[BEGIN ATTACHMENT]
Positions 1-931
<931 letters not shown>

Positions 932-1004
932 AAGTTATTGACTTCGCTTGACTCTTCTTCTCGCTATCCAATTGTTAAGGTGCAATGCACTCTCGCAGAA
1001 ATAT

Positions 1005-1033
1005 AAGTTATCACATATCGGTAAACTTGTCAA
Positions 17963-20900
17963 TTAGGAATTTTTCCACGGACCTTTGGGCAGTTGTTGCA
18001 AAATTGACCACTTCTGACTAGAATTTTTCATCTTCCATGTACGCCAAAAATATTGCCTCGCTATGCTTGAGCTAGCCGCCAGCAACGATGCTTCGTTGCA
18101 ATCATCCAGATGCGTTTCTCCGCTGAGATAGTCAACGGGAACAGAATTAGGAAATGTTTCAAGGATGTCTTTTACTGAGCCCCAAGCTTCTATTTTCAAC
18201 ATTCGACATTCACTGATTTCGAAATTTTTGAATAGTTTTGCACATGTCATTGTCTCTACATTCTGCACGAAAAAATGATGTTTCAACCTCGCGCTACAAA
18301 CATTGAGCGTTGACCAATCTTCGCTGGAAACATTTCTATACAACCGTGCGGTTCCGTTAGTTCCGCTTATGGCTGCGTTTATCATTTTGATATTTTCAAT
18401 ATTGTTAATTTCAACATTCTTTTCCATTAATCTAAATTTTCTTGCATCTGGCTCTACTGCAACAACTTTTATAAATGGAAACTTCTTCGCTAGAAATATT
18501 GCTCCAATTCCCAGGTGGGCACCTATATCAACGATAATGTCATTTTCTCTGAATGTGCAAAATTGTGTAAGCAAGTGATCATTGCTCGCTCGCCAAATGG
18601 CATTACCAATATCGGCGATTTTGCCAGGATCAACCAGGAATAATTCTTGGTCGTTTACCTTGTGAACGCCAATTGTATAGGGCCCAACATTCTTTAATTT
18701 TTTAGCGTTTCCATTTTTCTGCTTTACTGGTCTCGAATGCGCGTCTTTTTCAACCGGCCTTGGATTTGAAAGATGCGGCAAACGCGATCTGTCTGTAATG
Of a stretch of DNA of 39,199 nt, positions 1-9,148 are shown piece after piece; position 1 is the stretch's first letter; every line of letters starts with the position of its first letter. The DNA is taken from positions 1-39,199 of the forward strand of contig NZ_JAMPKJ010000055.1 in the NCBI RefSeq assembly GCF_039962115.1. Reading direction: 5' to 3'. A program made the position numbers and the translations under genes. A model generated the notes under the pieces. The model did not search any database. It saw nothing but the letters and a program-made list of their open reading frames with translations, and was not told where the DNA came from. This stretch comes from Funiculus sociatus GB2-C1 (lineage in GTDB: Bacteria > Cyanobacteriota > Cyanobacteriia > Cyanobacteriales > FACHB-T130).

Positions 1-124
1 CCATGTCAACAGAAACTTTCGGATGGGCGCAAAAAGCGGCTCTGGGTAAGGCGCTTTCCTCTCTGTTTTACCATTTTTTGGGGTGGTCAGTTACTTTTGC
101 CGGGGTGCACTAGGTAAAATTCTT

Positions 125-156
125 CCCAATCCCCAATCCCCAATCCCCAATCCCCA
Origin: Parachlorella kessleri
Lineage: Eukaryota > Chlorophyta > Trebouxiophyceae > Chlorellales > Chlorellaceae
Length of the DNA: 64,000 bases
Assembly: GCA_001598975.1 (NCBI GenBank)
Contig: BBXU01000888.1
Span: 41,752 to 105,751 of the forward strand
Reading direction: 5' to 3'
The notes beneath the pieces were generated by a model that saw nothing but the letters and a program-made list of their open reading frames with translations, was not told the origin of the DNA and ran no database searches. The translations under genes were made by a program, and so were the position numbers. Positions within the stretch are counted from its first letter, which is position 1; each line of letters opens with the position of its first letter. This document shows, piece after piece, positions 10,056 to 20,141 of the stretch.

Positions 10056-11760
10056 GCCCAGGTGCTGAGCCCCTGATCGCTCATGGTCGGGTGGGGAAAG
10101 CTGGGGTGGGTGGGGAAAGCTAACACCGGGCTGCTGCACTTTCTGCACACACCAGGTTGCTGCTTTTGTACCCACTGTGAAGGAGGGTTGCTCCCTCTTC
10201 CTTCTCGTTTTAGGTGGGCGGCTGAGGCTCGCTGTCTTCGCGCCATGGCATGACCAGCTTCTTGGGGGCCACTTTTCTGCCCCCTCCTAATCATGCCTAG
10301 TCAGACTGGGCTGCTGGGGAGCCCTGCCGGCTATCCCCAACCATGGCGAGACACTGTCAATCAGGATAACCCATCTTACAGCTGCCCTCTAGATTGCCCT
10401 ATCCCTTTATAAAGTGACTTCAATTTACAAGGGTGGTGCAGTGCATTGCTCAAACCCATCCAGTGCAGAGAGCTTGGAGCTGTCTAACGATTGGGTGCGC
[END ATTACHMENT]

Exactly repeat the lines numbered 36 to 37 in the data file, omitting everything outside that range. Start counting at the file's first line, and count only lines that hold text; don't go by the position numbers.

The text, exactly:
10301 TCAGACTGGGCTGCTGGGGAGCCCTGCCGGCTATCCCCAACCATGGCGAGACACTGTCAATCAGGATAACCCATCTTACAGCTGCCCTCTAGATTGCCCT
10401 ATCCCTTTATAAAGTGACTTCAATTTACAAGGGTGGTGCAGTGCATTGCTCAAACCCATCCAGTGCAGAGAGCTTGGAGCTGTCTAACGATTGGGTGCGC